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Assessing the requirements for an ideal content management system

Assessing the requirements for an ideal content management system

Newsrooms of today have to adapt to changing circumstances at a seemingly ever-increasing pace, which also puts pressure on the technology they utilize. Poynter discussed what is required of a modern content management system, noting that many news organisations are currently thinking about how to improve their CMSs. Based on the experience of three interviewees who have had integral roles in CMS development, Poynter presented some of the ways CMSs are evolving.

Although the interviewed people represented different kinds of publications that have different needs from their CMSs, many common aspects arose across the board. One development is that instead of relying on a single CMS, news outlets increasingly use a combination of integrated systems. According to Poynter, news organisations have realised that a bundle of systems often suits their needs better than a single CMS. And as those needs keep evolving in time, using different software for different needs is a more flexible solution and can be developed more easily to meet the changing requirements. NPR's blog network Argo, for example, is based on WordPress but also uses Django, Delicious and Daylife for particular tasks.

While an ecosystem of CMSs allows greater flexibility, there is now a new push to make CMSs also more user-friendly. News organisations have come to understand the value of having a CMS with an intuitive design as it makes it easy and encouraging for editors to use. A lot has happened in a few years, as investing in the design of "back-end interface" was not previously seen as worthwhile.

Another development that has taken place in the last few years is the rise of open-source software. Around the middle of the last decade, open source CMSs started to rival proprietary software, and today an expensive CMS has to offer something considerably better than its open-source counterparts. Such software can also serve as a baseline for a news outlet, which can develop the software into the direction it wants. WordPress and Drupal, for example, are excellent as starting points to build on and modify; for example, American Libraries Magazine recently discussed how WordPress could be used as a library CMS.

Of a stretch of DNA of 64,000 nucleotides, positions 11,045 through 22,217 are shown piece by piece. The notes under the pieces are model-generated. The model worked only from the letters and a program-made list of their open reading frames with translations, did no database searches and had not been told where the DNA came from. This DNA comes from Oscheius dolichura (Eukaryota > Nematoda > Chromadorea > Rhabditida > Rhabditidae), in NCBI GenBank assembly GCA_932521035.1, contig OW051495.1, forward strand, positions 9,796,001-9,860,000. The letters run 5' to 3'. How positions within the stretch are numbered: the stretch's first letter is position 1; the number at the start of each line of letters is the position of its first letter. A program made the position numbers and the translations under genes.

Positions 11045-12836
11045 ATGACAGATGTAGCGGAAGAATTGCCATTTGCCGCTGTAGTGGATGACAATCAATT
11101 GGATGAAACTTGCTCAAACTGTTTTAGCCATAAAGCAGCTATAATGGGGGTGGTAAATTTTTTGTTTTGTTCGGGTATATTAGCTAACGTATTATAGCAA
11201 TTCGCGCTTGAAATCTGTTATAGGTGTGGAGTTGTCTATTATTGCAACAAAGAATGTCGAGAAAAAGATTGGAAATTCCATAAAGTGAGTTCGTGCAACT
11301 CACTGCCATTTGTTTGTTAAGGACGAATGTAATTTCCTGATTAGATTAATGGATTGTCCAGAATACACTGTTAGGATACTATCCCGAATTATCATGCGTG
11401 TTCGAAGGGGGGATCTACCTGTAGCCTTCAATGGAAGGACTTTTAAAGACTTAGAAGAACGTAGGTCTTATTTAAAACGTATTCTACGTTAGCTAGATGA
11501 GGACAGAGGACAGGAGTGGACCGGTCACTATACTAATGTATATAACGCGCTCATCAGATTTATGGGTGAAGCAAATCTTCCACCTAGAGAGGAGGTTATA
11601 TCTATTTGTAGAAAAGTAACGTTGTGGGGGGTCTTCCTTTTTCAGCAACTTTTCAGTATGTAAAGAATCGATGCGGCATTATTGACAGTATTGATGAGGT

Lastly, one of the most essential requirements of a CMS is that it allows further development. From editors' point of view, it is easier to add new features to the old system, either in-house or in collaboration with the vendor, than to transition to an entirely new one every few years.

Examples of how the "background" technology should be given a more central role in the discussion over the future of news come along at a steady pace. Last week, The Onion, an American satirical paper, noted that tech developers should be asked to collaborate with editors for important decisions, instead of editors dictating their needs for the content management system.

One of the issues that have been blamed on outdated CMSs is the absence of links on several news sites. Using links would often be the best way to provide a direct access to the source, but many news organisations avoid linking. This practice can be partly explained, as it may well be that most newspapers still use print-centric content management systems which make linking and other more modern features cumbersome to use.

Source: Poynter, American Libraries Magazine



Teemu Henriksson


2011-06-14 15:09

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